India v England, 4th ODI, Kochi

India to persist with Sehwag at the top

Dileep Premachandran at Kochi

April 5, 2006

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Dravid: 'What Sehwag does for us when he fires at the top is very destructive, something he has done with a lot of success' © AFP
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Virender Sehwag's form, or lack of it, at the top of the order in the one-day game has been a concern for over a season now, but for the moment, the team management is keeping faith in his hit-and-miss method. With the cushion of a 3-0 series lead, Rahul Dravid was understandably upbeat ahead of the game in Kochi, and he insisted that Sehwag would be given more opportunities to indulge the appetite for destruction that once made him such a feared one-day opener.

"At the moment, we want to give him some more opportunities at the top of the order," said Dravid. "He is having a tough run of late. For us, it is critical to try and get him back into form and we will do whatever it takes. What he does for us when he fires at the top is very destructive, something he has done with a lot of success."

Dravid opened with Sehwag in Goa, but with the exciting Robin Uthappa having been drafted in, that experiment is unlikely to be continued. Sehwag, with a sub-30 average and only four 50s in the last year, struggled in the Tests against England, undone by the short ball directed at the body, and his travails have continued in the one-dayers, despite there being no Steve Harmison or Matthew Hoggard - yet to feature in the pajama games - to torment him.

Sehwag moved down the order against South Africa last November, smacking a game-winning 77 at Bangalore, but was then restored to the top. But from Dravid's responses today, the middle-order option will be the last one explored. "We have a lot of options, but we will see as the series progresses."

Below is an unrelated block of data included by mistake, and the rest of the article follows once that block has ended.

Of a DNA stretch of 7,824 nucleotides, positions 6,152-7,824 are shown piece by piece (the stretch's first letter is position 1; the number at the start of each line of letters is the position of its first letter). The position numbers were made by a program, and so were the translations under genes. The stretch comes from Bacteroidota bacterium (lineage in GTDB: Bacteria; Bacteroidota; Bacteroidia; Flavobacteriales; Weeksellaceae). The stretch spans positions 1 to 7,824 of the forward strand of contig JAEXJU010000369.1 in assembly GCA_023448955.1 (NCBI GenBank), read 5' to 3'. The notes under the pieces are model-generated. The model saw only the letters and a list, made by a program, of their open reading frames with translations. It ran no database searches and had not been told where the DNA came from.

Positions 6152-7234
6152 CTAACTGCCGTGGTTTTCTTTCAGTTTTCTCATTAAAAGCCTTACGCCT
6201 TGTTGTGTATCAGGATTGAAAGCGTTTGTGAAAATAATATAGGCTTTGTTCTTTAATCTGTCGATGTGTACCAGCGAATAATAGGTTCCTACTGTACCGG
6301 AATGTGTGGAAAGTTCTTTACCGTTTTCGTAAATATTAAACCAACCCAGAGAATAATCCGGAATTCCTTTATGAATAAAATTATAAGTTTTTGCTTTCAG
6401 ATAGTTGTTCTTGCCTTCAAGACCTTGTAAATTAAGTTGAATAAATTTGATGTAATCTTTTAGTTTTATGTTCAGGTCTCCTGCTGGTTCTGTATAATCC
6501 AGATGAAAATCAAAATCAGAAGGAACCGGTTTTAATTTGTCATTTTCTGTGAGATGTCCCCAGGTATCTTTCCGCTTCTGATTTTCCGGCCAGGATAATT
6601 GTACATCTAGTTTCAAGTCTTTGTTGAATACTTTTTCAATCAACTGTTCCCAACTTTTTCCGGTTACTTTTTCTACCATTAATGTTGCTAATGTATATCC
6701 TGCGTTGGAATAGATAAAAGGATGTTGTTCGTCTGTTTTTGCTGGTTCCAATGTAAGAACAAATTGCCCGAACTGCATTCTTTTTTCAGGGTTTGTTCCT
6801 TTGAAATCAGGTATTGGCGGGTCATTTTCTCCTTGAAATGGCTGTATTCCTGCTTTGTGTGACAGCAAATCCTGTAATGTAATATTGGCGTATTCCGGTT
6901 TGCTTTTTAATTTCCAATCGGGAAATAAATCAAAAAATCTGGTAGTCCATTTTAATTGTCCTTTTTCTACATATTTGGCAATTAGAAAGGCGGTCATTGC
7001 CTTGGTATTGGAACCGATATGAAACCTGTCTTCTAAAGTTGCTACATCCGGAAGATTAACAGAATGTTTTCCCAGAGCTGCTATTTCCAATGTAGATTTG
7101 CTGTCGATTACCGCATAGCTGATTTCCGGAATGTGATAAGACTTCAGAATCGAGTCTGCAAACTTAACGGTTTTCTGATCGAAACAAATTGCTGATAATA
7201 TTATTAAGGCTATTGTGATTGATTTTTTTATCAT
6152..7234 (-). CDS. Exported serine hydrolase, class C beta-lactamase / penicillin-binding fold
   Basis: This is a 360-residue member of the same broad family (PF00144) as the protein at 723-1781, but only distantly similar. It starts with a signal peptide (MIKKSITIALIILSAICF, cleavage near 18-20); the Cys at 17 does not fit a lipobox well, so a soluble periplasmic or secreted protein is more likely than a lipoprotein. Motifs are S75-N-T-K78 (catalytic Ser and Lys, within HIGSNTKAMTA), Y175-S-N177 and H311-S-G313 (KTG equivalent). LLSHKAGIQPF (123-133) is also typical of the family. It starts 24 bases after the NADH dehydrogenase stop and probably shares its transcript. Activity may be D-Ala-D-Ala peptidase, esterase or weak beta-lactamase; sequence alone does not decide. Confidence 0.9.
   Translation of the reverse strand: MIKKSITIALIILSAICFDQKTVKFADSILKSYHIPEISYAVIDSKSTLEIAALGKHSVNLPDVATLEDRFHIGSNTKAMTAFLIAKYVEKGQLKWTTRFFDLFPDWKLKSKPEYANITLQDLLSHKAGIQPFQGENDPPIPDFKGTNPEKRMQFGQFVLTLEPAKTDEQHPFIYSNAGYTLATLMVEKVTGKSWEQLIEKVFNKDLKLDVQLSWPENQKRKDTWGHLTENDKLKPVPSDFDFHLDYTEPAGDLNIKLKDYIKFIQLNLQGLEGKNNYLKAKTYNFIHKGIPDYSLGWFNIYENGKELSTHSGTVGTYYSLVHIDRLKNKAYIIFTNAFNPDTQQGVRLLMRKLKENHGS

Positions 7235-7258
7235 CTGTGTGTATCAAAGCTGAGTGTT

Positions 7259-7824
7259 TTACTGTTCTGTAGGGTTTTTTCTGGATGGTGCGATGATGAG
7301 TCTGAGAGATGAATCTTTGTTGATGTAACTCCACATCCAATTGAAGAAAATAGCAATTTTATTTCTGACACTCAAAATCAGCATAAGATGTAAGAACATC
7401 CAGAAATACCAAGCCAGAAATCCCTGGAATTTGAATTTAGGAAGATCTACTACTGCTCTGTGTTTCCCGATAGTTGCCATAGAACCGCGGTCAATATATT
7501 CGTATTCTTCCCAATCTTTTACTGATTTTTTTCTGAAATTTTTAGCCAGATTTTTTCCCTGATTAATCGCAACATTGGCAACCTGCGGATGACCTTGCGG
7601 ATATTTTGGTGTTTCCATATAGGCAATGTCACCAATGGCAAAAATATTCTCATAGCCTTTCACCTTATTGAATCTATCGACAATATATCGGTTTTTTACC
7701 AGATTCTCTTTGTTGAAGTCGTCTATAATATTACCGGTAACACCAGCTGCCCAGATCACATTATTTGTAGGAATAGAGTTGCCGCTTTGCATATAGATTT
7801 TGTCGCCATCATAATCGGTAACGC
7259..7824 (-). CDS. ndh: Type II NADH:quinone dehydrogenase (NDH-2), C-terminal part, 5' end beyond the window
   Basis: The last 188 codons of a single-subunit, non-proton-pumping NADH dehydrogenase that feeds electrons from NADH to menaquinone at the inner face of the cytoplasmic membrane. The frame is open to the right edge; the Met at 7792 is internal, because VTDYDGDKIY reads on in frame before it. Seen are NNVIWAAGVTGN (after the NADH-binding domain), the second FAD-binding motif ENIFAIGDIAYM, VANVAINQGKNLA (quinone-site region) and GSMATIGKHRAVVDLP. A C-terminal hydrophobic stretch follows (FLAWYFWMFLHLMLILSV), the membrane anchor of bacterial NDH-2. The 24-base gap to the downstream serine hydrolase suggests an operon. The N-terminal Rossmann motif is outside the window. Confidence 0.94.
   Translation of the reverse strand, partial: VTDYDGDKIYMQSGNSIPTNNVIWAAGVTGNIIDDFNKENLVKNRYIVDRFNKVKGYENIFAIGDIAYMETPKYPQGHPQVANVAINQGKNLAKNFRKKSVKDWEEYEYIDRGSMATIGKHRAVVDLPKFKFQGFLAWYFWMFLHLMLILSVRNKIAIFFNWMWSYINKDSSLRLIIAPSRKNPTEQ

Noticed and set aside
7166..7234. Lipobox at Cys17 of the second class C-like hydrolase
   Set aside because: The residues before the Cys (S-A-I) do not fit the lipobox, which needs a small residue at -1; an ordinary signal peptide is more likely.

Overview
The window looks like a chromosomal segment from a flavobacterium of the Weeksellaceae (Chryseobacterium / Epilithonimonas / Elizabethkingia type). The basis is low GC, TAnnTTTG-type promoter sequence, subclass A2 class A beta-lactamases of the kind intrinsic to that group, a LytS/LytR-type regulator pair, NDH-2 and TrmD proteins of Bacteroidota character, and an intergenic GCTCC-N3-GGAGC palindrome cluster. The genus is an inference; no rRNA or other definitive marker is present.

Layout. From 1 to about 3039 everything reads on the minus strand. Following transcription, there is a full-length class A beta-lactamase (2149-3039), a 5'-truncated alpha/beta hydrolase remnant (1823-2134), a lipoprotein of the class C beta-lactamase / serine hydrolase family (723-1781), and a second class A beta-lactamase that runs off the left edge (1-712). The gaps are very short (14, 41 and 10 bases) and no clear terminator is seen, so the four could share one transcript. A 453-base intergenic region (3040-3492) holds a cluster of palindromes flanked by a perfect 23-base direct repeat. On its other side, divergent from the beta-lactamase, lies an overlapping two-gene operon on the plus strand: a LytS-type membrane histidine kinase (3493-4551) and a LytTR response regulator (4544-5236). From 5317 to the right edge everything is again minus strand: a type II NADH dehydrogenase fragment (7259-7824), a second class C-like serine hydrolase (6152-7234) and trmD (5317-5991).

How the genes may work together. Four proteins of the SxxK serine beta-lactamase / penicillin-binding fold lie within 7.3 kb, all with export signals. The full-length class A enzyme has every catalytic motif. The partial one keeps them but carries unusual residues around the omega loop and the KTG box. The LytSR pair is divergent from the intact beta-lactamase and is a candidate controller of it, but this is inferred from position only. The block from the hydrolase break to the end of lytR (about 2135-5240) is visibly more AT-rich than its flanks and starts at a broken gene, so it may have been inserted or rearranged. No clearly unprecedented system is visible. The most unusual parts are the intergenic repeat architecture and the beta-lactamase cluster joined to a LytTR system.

Dravid was aware that victory at Kochi - India have won three of four games at the Nehru Stadium - would seal the series, but he reiterated that proximity to the finishing line wouldn't distract a side that excelled in dead rubbers against Sri Lanka (a 6-1 romp) and Pakistan (demolished 4-1, after the opening game was lost). "It will be nice to win it," he said. "But I do not think we will deviate too much from our plans. We will try and play the cricket which we played for the last three games."

Having played three matches in the space of a week, rest and recuperation were high on the agenda for the Indian team, with Dravid, Yuvraj Singh, Mahendra Singh Dhoni and Irfan Pathan giving the practice session a miss. ''It's not that we will forget to bat or bowl in one day," said Dravid with a hint of cheek when asked if all was well within the side.

In his last outing here, Dravid nurdled a century against Pakistan, in conditions so oppressive that he had to be administered a drip afterwards. India triumphed in similar conditions at Goa, and Dravid reckoned that the weather would certainly be a factor on a pitch that he expected to be full of runs. "It gets quite hot and humid here," he said. "You need a lot of mental strength and ability to cope with it."

Unless England can summon up hitherto unseen reserves of energy and skill, the series will be over by sundown tomorrow, and Dravid will have even more leeway to ease the likes of Sehwag and Mohammad Kaif back into the groove.

Dileep Premachandran is features editor of Cricinfo

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Dileep Premachandran Associate editor Dileep Premachandran gave up the joys of studying thermodynamics and strength of materials with a view to following in the footsteps of his literary heroes. Instead, he wound up at the Free Press Journal in Mumbai, writing on sport and politics before Gentleman gave him a column called Replay. A move to MyIndia.com followed, where he teamed up with Sambit Bal, and he arrived at ESPNCricinfo after having also worked for Cricket Talk and total-cricket.com. Sunil Gavaskar and Greg Chappell were his early cricketing heroes, though attempts to emulate their silken touch had hideous results. He considers himself obscenely fortunate to have watched live the two greatest comebacks in sporting history - India against invincible Australia at the Eden Gardens in 2001, and Liverpool's inc-RED-ible resurrection in the 2005 Champions' League final. He lives in Bangalore with his wife, who remains astonishingly tolerant of his sporting obsessions.
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